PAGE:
A U.S. District Judge has ordered the Arizona Department of Corrections, Rehabilitation and Reentry to make “substantial” changes to its staffing and facility operations after determining that conditions in Arizona’s prisons represent an “unconstitutional substantial risk of serious harm” to people in the state’s custody.
The order is a result of Jensen v. Shinn, a court case challenging the basic health care and conditions provided to people incarcerated in Arizona’s prisons. It follows a ruling over the summer that found that the department violated the constitution both by failing to provide an adequate standard of medical and mental healthcare and through the unconstitutional conditions of its solitary confinement system.
Judge Roslyn O. Silver issued the order on Monday, Jan 9, citing in part the state’s failure to abide previous court orders and an existing settlement agreement as reason for the order, including allegations that the department “knowingly created documents in a false or misleading manner” regarding improvements at the facilities.
In 2014, a court ordered settlement in the Shinn case was meant to force these same changes through. Since then, federal judges overseeing the settlement’s implementation have found officials in contempt twice. In 2021, Judge Silver dismissed the settlement and brought the case back to trial, citing the department’s “pervasive material breaches” of the agreement.
Now, the new order requires Arizona to overhaul its medical and mental healthcare staffing and screening standards, create systems and plans to improve isolation housing and create route back to lower security levels for those inside.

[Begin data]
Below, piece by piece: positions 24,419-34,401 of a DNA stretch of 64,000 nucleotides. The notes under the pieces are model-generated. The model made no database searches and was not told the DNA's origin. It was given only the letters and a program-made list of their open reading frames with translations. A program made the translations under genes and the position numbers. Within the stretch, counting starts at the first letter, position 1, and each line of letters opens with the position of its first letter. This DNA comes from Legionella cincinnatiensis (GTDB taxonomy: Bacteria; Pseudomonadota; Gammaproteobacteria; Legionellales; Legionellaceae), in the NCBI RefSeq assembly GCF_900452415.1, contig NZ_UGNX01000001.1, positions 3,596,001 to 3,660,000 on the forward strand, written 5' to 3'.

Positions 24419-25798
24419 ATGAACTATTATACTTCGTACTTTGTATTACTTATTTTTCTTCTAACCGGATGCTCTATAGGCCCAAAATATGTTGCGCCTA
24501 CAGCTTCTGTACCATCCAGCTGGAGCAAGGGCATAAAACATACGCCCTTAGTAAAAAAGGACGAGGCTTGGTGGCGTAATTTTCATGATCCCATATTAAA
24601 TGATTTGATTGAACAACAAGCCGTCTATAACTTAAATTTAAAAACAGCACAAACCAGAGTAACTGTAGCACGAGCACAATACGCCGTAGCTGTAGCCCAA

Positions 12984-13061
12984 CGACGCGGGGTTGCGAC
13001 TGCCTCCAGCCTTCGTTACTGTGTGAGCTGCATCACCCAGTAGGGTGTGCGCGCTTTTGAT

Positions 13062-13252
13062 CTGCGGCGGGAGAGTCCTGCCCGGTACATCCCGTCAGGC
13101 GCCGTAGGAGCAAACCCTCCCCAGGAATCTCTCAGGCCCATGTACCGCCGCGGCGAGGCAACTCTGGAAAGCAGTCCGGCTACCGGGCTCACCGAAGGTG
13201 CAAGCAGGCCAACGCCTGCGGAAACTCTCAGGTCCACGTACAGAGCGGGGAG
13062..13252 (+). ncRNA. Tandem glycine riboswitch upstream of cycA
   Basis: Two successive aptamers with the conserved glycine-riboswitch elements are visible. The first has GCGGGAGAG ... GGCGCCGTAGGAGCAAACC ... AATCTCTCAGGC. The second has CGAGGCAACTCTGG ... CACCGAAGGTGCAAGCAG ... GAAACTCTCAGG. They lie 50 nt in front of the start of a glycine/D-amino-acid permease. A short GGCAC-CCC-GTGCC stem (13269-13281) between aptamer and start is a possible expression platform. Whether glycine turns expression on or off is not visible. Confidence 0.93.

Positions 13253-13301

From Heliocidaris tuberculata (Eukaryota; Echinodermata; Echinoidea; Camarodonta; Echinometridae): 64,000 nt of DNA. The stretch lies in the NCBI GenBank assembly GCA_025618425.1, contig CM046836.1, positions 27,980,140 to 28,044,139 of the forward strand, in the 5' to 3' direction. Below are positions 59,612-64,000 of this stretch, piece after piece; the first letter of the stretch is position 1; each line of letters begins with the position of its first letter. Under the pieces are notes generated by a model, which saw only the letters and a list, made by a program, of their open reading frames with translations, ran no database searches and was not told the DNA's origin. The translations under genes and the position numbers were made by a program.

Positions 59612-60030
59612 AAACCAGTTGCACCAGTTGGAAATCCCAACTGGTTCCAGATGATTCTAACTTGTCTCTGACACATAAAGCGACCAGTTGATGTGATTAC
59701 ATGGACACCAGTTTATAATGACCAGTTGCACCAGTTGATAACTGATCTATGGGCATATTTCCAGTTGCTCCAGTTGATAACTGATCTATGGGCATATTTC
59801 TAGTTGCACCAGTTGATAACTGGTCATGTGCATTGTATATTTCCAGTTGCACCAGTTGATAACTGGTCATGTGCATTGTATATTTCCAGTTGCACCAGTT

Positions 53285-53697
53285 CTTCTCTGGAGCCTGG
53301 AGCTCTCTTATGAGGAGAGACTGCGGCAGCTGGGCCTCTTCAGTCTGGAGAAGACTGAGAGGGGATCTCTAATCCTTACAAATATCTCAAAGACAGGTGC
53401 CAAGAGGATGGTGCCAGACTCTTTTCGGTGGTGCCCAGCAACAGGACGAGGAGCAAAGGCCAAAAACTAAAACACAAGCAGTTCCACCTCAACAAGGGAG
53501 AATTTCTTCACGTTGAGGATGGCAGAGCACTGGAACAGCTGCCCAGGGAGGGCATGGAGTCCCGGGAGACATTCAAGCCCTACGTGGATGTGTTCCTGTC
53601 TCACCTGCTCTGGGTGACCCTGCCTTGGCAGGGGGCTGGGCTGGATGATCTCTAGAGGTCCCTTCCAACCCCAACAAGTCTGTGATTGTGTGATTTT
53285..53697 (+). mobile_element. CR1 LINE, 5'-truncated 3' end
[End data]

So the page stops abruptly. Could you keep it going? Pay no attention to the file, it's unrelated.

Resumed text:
Plaintiffs in the case are represented by a team including American Civil Liberties Union’s National Prison Project, the ACLU of Arizona, Prison Law Office, Arizona Center for Disability Law and the law firm of Perkins Coie LLP.
In an ACLU press release following the court order, Rita Lomio, a staff attorney at the Prison Law Office, praised the people who came forward and testified to their experiences within the Arizona system.
“Arizona’s prison walls for too long concealed immense suffering and needless death. Finally, there is a path forward,” Lomio said. “This order would not have been possible without the brave people who testified from their hospital beds and prison cells.”
In a statement, Arizona Governor Katie Hobbs responded to the federal court order on Tuesday, swearing her and her administration’s commitment to making sure the state’s prison system meets constitutional requirements.
“Arizona’s correctional facilities have been in desperate need of systemic improvements for far too long. Years of failed leadership have left this institution without adequate staffing, medical care, or accountability,” Governor Hobbs wrote.
“The system is broken and will require a committed, long-term plan for implementing fair standards to improve the health and safety conditions for correctional officers and incarcerated individuals.”
Parties to the case have until February 10 to file objections to the order.